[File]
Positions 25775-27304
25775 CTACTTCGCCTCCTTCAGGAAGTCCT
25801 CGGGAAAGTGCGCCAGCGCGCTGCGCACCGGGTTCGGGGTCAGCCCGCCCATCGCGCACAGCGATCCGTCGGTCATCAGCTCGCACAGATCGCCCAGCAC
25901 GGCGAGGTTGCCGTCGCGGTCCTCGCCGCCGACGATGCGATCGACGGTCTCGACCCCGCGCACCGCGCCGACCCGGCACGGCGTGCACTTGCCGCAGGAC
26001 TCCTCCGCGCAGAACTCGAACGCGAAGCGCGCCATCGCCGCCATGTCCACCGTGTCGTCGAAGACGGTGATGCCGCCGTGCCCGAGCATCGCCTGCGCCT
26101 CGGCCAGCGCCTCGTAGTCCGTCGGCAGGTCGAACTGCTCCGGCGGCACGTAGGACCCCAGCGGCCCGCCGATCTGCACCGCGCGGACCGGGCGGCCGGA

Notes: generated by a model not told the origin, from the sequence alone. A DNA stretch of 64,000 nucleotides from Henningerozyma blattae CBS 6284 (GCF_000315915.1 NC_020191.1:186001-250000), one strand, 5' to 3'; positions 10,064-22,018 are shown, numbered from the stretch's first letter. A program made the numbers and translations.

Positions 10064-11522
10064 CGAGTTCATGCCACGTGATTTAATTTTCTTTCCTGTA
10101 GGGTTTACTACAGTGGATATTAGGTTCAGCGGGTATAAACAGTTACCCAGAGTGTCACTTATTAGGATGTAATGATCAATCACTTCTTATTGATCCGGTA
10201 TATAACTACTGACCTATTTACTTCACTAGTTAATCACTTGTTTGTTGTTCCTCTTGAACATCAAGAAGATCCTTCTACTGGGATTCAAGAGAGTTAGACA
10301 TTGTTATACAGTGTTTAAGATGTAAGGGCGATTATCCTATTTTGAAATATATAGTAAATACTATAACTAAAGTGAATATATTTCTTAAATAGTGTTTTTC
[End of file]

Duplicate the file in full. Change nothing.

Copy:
Positions 25775-27304
25775 CTACTTCGCCTCCTTCAGGAAGTCCT
25801 CGGGAAAGTGCGCCAGCGCGCTGCGCACCGGGTTCGGGGTCAGCCCGCCCATCGCGCACAGCGATCCGTCGGTCATCAGCTCGCACAGATCGCCCAGCAC
25901 GGCGAGGTTGCCGTCGCGGTCCTCGCCGCCGACGATGCGATCGACGGTCTCGACCCCGCGCACCGCGCCGACCCGGCACGGCGTGCACTTGCCGCAGGAC
26001 TCCTCCGCGCAGAACTCGAACGCGAAGCGCGCCATCGCCGCCATGTCCACCGTGTCGTCGAAGACGGTGATGCCGCCGTGCCCGAGCATCGCCTGCGCCT
26101 CGGCCAGCGCCTCGTAGTCCGTCGGCAGGTCGAACTGCTCCGGCGGCACGTAGGACCCCAGCGGCCCGCCGATCTGCACCGCGCGGACCGGGCGGCCGGA

Notes: generated by a model not told the origin, from the sequence alone. A DNA stretch of 64,000 nucleotides from Henningerozyma blattae CBS 6284 (GCF_000315915.1 NC_020191.1:186001-250000), one strand, 5' to 3'; positions 10,064-22,018 are shown, numbered from the stretch's first letter. A program made the numbers and translations.

Positions 10064-11522
10064 CGAGTTCATGCCACGTGATTTAATTTTCTTTCCTGTA
10101 GGGTTTACTACAGTGGATATTAGGTTCAGCGGGTATAAACAGTTACCCAGAGTGTCACTTATTAGGATGTAATGATCAATCACTTCTTATTGATCCGGTA
10201 TATAACTACTGACCTATTTACTTCACTAGTTAATCACTTGTTTGTTGTTCCTCTTGAACATCAAGAAGATCCTTCTACTGGGATTCAAGAGAGTTAGACA
10301 TTGTTATACAGTGTTTAAGATGTAAGGGCGATTATCCTATTTTGAAATATATAGTAAATACTATAACTAAAGTGAATATATTTCTTAAATAGTGTTTTTC